Cartoon Brain Food

This turned up on one of my museum discussion email lists, and I had to share it with you for several reasons.

1) Cartoon characters visit a museum and get excited about the artwork instead of running through it, destroying it, or ignoring it, ala Tom & Jerry, Scooby Doo, or any number of other cartoons I could name. (Granted, the fact that it was produced by a consortium of French museums does make it more likely that the art would be more of a focus than otherwise…but it’s still great and models mostly appropriate museum behavior.)

2) In one minute the three characters manage to actually model close-looking and observation of the artwork depicted. One character knows more than the others and helps them look for details, then gives them some context for what they’re seeing.  The cartoon gets away with sounding a little condescending, which I wouldn’t really advocate, but otherwise it’s a good model for teachers, docents, or parents to follow when tying in details of kids’ lives with facts about a more distant time or culture.

3) There’s a very “I Spy” attitude to the conversation, which is a game kids love, and which I’ve been tuned into recently due to the upcoming opening of Eye Spy in my section of PEM.  I particularly love the last detail of the reflection of the man in the window, since reflections, distortions, and other plays on perception are all over the upcoming exhibition.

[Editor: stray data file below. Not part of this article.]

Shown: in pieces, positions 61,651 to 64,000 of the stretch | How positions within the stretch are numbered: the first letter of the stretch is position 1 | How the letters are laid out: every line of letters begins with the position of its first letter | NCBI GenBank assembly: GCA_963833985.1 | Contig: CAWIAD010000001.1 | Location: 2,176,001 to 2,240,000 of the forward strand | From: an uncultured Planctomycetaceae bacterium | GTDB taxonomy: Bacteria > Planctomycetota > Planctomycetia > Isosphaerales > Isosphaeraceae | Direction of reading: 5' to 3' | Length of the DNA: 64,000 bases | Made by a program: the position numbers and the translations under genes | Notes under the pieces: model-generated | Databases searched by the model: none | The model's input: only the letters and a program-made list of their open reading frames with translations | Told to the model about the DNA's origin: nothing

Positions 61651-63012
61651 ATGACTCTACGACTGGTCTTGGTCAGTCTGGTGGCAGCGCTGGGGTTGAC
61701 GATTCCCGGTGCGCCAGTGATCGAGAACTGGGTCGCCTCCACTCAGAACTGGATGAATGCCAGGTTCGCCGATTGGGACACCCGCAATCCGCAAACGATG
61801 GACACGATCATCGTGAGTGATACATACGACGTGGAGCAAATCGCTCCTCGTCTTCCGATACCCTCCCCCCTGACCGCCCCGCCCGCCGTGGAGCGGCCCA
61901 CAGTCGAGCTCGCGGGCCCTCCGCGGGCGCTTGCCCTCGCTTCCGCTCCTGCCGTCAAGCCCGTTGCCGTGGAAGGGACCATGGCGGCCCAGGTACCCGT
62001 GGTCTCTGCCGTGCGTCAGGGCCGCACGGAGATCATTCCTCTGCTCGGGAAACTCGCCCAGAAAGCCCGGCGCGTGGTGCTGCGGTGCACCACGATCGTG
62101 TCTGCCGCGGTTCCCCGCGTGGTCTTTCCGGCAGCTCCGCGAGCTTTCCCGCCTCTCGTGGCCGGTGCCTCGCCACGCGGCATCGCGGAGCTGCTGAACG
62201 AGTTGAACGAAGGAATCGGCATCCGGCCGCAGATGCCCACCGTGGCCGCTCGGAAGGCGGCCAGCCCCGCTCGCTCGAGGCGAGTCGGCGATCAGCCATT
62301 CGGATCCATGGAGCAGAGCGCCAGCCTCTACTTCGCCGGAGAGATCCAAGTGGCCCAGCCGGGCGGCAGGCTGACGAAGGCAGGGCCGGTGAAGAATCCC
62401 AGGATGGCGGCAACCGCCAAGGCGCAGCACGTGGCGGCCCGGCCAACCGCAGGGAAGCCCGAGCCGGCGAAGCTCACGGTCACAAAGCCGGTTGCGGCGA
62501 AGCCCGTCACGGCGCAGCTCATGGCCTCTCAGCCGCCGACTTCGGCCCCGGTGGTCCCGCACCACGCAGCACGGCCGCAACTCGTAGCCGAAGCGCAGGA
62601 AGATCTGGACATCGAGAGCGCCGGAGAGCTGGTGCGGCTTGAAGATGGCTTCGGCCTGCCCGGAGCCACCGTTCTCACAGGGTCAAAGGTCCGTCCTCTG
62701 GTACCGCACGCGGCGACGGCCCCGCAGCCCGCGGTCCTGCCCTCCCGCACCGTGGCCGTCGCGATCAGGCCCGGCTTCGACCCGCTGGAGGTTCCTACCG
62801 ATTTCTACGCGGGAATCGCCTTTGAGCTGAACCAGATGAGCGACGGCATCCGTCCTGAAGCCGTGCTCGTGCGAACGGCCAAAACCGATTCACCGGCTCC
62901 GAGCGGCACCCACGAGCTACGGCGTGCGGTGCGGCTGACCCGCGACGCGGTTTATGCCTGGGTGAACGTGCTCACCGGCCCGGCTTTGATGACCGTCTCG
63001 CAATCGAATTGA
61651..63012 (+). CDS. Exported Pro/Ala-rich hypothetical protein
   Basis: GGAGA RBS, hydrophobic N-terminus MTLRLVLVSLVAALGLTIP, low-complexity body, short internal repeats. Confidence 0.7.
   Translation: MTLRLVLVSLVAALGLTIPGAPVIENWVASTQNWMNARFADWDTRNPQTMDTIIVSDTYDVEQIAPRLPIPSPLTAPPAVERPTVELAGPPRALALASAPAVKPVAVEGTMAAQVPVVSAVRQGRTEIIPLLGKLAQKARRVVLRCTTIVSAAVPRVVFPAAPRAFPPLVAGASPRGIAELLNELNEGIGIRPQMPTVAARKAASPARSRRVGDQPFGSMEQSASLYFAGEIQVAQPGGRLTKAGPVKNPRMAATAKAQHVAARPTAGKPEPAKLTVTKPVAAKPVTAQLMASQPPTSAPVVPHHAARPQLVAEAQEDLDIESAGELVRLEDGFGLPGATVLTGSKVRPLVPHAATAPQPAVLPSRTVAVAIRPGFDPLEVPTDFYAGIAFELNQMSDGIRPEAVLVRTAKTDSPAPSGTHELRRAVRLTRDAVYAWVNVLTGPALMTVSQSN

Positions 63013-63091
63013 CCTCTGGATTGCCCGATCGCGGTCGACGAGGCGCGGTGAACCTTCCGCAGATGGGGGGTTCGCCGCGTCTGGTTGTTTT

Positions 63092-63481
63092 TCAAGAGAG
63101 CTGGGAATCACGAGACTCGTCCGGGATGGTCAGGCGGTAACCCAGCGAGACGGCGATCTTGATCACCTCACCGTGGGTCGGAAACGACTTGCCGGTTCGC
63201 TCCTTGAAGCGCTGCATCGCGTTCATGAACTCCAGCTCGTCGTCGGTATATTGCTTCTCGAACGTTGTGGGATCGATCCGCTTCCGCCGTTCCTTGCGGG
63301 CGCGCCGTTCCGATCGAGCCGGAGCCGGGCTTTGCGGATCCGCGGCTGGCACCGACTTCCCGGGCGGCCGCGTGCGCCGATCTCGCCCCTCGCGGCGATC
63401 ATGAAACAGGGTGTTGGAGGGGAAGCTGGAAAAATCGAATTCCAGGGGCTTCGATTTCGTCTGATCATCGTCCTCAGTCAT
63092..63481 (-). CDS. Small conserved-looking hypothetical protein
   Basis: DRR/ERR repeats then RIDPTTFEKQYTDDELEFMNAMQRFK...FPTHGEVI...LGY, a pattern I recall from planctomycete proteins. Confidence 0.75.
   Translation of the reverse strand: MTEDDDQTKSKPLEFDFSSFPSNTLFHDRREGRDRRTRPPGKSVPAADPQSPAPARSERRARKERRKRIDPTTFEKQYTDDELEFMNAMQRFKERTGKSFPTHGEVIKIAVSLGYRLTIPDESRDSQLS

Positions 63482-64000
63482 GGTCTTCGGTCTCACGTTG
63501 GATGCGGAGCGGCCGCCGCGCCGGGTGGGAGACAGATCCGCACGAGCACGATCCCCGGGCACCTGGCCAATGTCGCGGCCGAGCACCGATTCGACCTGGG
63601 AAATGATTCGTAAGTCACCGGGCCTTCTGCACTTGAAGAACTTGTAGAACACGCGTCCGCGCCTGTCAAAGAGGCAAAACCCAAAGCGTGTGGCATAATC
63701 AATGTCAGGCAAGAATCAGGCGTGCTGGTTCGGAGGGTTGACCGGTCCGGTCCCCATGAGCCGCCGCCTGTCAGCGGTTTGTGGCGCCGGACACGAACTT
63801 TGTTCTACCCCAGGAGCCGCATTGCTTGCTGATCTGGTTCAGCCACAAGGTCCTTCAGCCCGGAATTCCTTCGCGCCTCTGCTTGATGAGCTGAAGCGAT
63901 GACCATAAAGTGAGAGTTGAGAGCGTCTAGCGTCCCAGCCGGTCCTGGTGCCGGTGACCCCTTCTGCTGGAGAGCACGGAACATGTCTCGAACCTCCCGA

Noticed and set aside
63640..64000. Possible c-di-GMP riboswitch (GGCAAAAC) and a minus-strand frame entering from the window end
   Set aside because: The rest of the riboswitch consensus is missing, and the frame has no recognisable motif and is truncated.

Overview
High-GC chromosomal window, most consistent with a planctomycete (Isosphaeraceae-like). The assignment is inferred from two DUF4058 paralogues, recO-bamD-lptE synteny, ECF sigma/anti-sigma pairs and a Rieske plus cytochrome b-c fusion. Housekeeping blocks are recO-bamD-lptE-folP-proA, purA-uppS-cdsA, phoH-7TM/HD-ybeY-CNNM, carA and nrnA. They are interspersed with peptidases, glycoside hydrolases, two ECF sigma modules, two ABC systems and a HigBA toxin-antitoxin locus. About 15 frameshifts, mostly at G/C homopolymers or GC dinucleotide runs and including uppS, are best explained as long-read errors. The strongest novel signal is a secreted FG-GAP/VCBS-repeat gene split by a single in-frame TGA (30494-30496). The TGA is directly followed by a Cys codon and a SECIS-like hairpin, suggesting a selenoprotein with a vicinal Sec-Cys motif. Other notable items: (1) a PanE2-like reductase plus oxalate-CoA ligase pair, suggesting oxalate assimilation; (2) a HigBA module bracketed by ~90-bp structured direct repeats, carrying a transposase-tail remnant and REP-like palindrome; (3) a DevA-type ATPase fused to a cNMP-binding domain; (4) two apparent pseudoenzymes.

4) This is part of a whole series of movies which feature artworks from the participating museums, so you can do a cartoon-guided virtual tour of a bunch of very cool art .  Check out some of the others on the Louvre’s YouTube channel, at the “Jeunesse” playlist.  (Some of the videos are in French and some in English.)  Note, as far as modeling appropriate behavior goes, the characters never touch any of the art, even the really appealing lion with the movable tail.  Even I wanted to give it a yank and see what might happen!

2 thoughts on “Cartoon Brain Food

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